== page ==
Understanding the Personality Inventory for DSM-5 (PID-5)
Released in 2012 as a free, easily administered measure of personality pathology domains and traits as described in the DSM-5 Alternative Model for Personality Disorders, the Personality Inventory for DSM-5 (PID-5) has spawned interest—and a considerable amount of research—since its publication. Rather than trying to match an individual's personal experience to preestablished diagnostic categories, use of the PID-5 in assessment calls for something of a paradigm shift—developing a profile unique to each patient and their experiences and behaviors. This new book delves into the background of the PID-5 and provides clinical and research guidance on its application. After reviewing the blossoming literature on the PID-5 and evidence for its use, the authors examine
- The validity of the PID-5 in different populations, including adults, children, and non-U.S. populations
- Special applications of the PID-5, including its relation to ICD-11 and use in forensic constructs
- The relationship of the PID-5 with other measures, such as the Five Factor Model measures and the Personality Assessment Inventory
- The role of the PID-5 in developing tailored interventions and prevention strategies, both psychotherapeutic and pharmacological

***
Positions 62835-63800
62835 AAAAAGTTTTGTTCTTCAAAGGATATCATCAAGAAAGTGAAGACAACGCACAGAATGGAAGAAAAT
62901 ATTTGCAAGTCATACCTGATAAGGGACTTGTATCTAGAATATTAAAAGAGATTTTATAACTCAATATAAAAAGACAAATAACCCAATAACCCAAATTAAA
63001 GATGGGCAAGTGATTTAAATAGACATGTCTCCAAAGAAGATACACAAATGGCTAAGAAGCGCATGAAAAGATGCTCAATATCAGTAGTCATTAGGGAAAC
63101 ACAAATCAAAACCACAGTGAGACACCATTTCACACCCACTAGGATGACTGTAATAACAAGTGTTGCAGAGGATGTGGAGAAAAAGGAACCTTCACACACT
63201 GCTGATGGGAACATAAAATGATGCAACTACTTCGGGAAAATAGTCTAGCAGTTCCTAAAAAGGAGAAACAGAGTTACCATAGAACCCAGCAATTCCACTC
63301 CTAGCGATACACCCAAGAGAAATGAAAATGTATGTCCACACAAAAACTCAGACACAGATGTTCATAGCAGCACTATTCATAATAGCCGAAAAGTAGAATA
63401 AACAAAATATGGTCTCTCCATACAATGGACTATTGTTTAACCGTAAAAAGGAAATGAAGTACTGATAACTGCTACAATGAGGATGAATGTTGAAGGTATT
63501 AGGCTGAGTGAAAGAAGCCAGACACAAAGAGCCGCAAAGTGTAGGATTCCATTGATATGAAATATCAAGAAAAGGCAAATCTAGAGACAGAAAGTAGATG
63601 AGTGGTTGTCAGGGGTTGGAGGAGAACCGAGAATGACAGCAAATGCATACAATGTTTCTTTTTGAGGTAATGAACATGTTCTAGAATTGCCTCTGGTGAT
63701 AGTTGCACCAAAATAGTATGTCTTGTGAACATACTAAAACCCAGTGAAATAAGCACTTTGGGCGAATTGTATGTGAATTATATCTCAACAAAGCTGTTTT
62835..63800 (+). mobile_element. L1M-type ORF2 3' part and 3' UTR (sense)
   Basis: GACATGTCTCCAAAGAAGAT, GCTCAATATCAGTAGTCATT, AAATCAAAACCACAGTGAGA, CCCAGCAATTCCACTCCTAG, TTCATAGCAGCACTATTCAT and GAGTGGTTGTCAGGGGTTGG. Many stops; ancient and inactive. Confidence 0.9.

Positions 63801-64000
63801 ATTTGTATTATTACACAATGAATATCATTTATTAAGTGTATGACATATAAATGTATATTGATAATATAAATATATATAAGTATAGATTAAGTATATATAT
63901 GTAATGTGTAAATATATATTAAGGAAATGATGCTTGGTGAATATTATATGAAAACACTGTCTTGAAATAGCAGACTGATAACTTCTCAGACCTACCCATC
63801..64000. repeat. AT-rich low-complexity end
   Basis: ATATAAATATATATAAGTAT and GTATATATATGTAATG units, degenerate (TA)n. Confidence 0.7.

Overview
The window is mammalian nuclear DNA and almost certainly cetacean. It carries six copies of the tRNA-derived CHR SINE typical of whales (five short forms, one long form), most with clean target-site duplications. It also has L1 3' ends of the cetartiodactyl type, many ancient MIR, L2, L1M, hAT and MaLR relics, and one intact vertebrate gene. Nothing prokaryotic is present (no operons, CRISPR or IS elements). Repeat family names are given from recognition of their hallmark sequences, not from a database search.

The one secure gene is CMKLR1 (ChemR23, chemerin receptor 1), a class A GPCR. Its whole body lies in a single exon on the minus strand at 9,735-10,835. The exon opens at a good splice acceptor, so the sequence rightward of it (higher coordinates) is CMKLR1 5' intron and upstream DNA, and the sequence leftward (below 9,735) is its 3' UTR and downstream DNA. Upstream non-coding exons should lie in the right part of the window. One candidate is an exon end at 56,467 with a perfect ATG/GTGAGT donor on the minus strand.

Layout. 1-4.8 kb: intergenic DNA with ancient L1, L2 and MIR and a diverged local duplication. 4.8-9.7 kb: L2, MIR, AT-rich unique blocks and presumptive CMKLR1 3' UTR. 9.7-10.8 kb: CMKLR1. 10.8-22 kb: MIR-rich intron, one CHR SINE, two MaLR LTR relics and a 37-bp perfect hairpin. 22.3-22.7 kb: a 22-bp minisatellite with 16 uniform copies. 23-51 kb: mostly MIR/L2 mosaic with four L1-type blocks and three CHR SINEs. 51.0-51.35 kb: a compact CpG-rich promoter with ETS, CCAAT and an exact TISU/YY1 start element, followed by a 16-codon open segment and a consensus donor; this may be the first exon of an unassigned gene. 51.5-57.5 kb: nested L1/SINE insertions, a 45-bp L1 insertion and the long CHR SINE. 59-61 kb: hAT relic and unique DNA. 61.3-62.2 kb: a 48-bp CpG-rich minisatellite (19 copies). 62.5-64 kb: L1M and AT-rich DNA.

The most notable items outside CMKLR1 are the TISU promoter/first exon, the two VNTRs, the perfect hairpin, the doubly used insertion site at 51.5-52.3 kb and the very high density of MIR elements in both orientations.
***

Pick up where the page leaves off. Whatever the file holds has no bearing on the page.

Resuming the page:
Standout features of this guide include numerous and easily referenced tables throughout, clinical vignettes that help illustrate the PID-5 personality profiles, and an appendix with norms and scoring reference materials. Particularly useful for both clinical psychologists and research psychiatrists, Understanding the Personality Inventory for DSM-5 (PID-5) is a concise, convenient, and indispensable resource for all those interested in an individualized approach to the management and treatment of personality pathologies.
- Chapter 1. Development and Origins of the PID-5
- Chapter 2. Basic Measurement Properties and Validity of the PID-5 Across Populations
- Chapter 3. The PID-5s: Different Versions for Different Needs
- Chapter 4. PID-5 Response Validity Assessment and Validity Scales
- Chapter 5. Special Applications of the PID-5
- Chapter 6. The PID-5 in Relationship With Other Measures
- Chapter 7. Interpreting PID-5 Profiles
- Chapter 8. Prevention and Intervention
- Appendix: Normative Score Distributions: Background and Methods
About the Authors
Kristian E. Markon, Ph.D., is Research Scientist in the Department of Psychology at the University of Iowa in Iowa City.
Andrea Fossati, Ph.D., is Faculty in the School of Psychology at Vita-Salute San Raffaele University in Milan, Italy.
Antonella Somma, Ph.D., is Assistant Professor of Psychometrics in the School of Psychology at Vita-Salute San Raffaele University in Milan, Italy.
Robert F. Krueger, Ph.D., is Distinguished McKnight University Professor in the Department of Psychology at the University of Minnesota in Minneapolis, Minnesota; Co-Editor of the Journal of Personality Disorders; and Chairperson of the U.S. NIH/CSR Social, Personality and Interpersonal Processes study section.
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